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The International Day for Biological Diversity 2023

  • 23 May 2023
  • 6 min read

For Prelims: Biological Diversity Day, UNFCCC COP 15, Kunming-Montreal Global Biodiversity Framework

For Mains: Kunming-Montreal Global Biodiversity Framework, Outcomes of COP 15, Environmental Pollution & Degradation, Importance of Green Finance in sustainable development

Why in News?

The International Day for Biological Diversity (IDB), celebrated on 22nd May 2023, raises awareness about the importance of biodiversity for sustaining life on Earth.

What is International Day for Biological Diversity?

  • About:
    • The United Nations General Assembly (UNGA) in 1993 proclaimed 22nd May as IDB to increase understanding and awareness of biodiversity issues.
      • The UNGA also declared the period 2011-2020 as the United Nations (UN) Decade on Biodiversity to promote the implementation of a strategic plan on biodiversity and its overall vision of living in harmony with nature.
      • It also declared 2021-2030 as the UN Decade of Ocean Science for Sustainable Development and the UN Decade on Ecosystem Restoration.
  • Theme:
    • The theme for 2023 is “From Agreement to Action: Build Back Biodiversity”, which signifies the pressing requirement to go beyond mere commitments and transform them into concrete actions aimed at revitalizing and safeguarding biodiversity.

What is Kunming-Montreal Global Biodiversity Framework?

  • About:
    • It calls for urgent and integrated action to reflect biodiversity considerations in all sectors of the global economy but crucial issues - like funding conservation in poorer countries and committing to biodiversity-friendly supply chains have been left to discuss later.
      • It is not a binding international agreement.
    • It calls upon the parties to mainstream biodiversity protection in decision-making and recognise the importance of conservation in protecting human health.
      • The theme of the declaration is Ecological Civilization: Building a Shared Future for All Life on Earth.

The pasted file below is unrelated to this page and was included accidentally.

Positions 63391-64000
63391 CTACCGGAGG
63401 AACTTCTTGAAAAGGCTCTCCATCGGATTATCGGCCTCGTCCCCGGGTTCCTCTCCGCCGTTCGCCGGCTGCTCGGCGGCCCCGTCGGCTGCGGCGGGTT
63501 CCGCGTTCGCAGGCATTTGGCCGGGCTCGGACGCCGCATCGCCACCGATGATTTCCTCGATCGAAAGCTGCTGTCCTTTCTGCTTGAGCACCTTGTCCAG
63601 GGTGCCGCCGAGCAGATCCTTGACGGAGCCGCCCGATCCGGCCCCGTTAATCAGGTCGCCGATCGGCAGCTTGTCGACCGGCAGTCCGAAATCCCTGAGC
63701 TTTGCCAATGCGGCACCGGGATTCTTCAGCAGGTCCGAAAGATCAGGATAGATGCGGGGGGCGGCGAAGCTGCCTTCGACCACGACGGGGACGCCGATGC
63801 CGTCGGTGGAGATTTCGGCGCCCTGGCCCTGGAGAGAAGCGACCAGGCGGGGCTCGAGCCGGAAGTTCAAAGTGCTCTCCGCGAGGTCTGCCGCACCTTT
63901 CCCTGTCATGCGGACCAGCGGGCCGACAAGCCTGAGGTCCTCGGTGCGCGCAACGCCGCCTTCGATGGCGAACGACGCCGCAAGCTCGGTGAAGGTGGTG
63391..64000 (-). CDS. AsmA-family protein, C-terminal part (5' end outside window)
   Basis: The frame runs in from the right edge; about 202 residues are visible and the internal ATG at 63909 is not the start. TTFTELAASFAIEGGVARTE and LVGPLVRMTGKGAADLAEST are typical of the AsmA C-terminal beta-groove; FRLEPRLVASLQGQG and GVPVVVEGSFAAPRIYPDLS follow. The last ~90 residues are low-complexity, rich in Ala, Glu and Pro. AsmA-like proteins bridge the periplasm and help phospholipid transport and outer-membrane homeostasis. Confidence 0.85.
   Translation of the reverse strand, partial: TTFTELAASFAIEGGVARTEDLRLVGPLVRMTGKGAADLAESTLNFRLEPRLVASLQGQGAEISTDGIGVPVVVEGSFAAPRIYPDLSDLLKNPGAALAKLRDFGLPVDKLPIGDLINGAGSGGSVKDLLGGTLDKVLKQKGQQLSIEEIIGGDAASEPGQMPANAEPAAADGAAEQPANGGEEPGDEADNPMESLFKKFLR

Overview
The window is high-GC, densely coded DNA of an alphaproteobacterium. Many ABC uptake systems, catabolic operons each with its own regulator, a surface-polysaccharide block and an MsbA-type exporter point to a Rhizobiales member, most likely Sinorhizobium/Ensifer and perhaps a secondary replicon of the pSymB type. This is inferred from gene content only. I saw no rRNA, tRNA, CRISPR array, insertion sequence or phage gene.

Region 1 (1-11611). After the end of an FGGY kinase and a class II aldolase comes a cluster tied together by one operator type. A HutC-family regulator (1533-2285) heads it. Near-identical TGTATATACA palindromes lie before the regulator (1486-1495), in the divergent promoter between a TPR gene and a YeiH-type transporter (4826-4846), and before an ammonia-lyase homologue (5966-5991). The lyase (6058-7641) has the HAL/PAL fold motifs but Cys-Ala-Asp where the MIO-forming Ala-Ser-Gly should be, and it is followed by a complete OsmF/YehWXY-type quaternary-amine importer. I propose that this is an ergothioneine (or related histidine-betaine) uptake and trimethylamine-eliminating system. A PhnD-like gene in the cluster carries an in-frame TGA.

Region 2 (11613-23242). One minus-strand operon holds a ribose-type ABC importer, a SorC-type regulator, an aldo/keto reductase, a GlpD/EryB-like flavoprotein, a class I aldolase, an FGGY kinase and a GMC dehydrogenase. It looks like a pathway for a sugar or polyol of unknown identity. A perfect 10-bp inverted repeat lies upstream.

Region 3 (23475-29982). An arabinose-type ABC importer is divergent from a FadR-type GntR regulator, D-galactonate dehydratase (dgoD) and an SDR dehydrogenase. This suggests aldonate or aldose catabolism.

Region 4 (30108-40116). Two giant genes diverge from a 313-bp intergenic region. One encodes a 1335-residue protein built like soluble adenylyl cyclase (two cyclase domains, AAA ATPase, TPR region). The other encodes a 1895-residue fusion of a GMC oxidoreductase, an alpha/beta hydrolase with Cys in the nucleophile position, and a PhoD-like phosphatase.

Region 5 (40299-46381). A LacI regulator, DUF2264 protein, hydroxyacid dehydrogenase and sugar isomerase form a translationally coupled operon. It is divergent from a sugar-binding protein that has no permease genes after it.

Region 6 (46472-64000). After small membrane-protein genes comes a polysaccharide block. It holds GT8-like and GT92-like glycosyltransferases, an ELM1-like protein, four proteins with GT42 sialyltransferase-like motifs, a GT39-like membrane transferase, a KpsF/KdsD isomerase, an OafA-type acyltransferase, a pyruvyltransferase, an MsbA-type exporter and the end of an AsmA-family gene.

• By adopting this, the nations have committed themselves to support the development, adoption and implementation of an effective post-2020 implementation plan, a capacity building action plan for the Cartagena Protocol on biosafety.
      • The Protocol seeks to protect biological diversity from the potential risks posed by living modified organisms resulting from modern biotechnology.
    • As per the declaration the signatory nations will ensure that the post-pandemic recovery policies, programmes and plans contribute to the conservation and sustainable use of biodiversity, promoting sustainable and inclusive development.
  • 30 by 30 Target:
    • The declaration made a reference to the '30 by 30' target which is a key proposal being debated at the COP15, that would afford 30% of the Earth’s land and oceans protected status by 2030.
  • Main targets:
    • The framework consists of four goals and 23 targets for 2030.
    • The four goals are:
      • Conserve and restore biodiversity.
      • Ensure sustainable use of biodiversity.
      • Share benefits fairly and equitably.
      • Enable transformative change.
    • The 23 targets are:

  • Challenges with Implementation:
    • Limited Timeframe and Urgency:
      • With just seven years remaining to meet the GBF targets, immediate action is imperative due to the critical state of around one million animal and plant species threatened with extinction.
        • The urgent need to address biodiversity loss requires accelerated efforts and comprehensive implementation strategies.
    • Funding Gap:
      • The Signatories aim to ensure 200 billion USD per year is channelled to conservation initiatives, from public and private sources. Raising international financial flows from developed to developing countries to at least USD 30 billion per year by 2025, and at least 30 billion USD a year by 2030. But this funding has yet to be fulfilled.
        • Lack of specific funding commitments for biodiversity, as seen in recent statements from the G7, hinders the financial support required for effective implementation.
    • National Biodiversity Strategy and Action Plans (NBSAP):
      • Member states agreed to realign their NBSAPs to the GBF, but progress in submitting the revised plans has been slow.
        • Spain is the only country that has submitted its realigned NBSAP so far, highlighting the need for more countries to develop and submit their plans to the CBD secretariat before COP16 in 2024.
    • Balancing Conservation and Indigenous Rights:
      • The target of protecting 30% of land and water has raised concerns regarding potential infringements on the rights of indigenous communities.
      • Striking a balance between conservation efforts and respecting the rights and traditional knowledge of indigenous peoples is essential for successful implementation.

Source: DTE

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